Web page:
Allo' Expat Suriname - Connecting Expats in Suriname
Main Homepage
Allo' Expat Suriname Logo

Subscribe to Allo' Expat Newsletter
Check our Rates
   Information Center Suriname
Suriname General Information
History of Suriname
Suriname Culture
Suriname Cuisine
Suriname Geography
Suriname Population
Suriname Government
Suriname Economy
Suriname Communications
Suriname Transportation
Suriname Military
Suriname Transnational Issues
Suriname People, Languages & Religions
Suriname Expatriates Handbook
Suriname and Foreign Government
Suriname General Listings
Suriname Useful Tips
Suriname Education & Medical
Suriname Travel & Tourism Info
Suriname Lifestyle & Leisure
Suriname Business Matters
  Sponsored Links

Check our Rates

Culture in Suriname


Surinamese culture is very diverse and dynamic, and has a strong Asian and African influences. The population is composed of the contribution of people from the Netherlands, India, Africa, China and Indonesia, as well as indigenous peoples who lived in the area, before the arrival of European settlers. About 90% of people established in Suriname have ancestors who come from other countries and regions.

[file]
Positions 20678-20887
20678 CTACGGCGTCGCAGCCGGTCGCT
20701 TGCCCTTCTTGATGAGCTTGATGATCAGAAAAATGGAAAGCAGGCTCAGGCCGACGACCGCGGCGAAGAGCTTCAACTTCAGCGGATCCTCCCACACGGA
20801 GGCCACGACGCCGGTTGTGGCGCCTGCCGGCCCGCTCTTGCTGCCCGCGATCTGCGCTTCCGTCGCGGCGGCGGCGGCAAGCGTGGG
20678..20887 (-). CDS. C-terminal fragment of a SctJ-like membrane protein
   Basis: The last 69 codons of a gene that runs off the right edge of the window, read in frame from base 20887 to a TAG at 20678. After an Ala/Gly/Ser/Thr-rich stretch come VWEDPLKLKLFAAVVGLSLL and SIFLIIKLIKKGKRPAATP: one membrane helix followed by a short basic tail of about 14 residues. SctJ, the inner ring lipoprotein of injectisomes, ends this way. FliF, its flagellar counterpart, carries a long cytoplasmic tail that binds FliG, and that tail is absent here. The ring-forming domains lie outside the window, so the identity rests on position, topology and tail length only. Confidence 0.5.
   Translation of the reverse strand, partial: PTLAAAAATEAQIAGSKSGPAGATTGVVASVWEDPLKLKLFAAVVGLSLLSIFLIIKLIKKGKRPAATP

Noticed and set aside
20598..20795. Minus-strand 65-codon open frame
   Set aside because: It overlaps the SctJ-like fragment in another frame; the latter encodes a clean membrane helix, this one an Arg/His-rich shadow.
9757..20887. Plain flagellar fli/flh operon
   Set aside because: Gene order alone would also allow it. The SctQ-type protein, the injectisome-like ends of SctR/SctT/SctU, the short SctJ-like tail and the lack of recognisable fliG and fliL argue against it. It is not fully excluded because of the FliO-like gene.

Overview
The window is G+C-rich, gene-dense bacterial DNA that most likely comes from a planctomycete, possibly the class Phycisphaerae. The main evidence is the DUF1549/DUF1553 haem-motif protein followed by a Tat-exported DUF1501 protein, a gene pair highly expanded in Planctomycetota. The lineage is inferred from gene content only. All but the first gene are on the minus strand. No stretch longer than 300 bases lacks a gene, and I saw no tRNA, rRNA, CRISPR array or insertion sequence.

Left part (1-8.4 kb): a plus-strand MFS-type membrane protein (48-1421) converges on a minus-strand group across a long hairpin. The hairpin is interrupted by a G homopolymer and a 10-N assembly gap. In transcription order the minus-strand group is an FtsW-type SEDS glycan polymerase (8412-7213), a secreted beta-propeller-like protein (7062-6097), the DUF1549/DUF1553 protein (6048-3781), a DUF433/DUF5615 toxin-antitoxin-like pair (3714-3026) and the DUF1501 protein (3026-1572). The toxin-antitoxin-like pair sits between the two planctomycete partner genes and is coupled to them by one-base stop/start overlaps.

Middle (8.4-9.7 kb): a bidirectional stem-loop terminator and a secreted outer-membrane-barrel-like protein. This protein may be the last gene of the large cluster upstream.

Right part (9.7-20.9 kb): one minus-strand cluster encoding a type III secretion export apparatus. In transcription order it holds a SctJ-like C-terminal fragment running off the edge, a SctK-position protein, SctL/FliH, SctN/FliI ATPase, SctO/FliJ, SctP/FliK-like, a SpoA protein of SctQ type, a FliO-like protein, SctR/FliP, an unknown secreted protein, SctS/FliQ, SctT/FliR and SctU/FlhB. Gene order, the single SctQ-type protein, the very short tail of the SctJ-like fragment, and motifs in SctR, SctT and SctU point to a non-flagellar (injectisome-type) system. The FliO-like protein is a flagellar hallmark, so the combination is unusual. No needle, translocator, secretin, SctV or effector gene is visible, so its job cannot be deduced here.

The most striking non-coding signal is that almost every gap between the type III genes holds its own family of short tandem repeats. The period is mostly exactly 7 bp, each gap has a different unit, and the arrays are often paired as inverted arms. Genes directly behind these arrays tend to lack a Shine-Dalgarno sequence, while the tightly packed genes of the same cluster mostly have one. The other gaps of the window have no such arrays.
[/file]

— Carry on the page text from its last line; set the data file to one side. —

Government and private, support for the arts is virtually non-existent. Most artists and writers are amateurs. A lack of publishers and money makes writing and selling literature a difficult enterprise. Most authors try to sell their publications to friends or on the street. The great majority of established authors live and work in the Netherlands. Oral literature has always been important to all the population groups.


Suriname is well known for its kaseko music, and has an Indo-Caribbean tradition. The kaseko probably derived from the expression "casser le corps" (rest body), that was used during slavery to describe a very fast dance. Kaseko is a fusion of many styles and folklore from Europe, Africa, and the Americas. It is rhythmically complex percussion instruments including skratji (big drum) and trap drums, and saxophone, trumpet, and trombone occasionally; sometimes sung solo or in chorus. The songs are typically structured to say and answer, as are the styles of the natives of the area, as winti and kawina.

The kaseko evolved in the thirties during festivities that used large bands, particularly bands of winds, and were called Bigi Pokoe (big drum music). The following: World War II, jazz, calypso, and other important genres became popular, while the rock music of the United States soon left its own influence in the form of electric instruments.





copyrights ©
2014 | Policy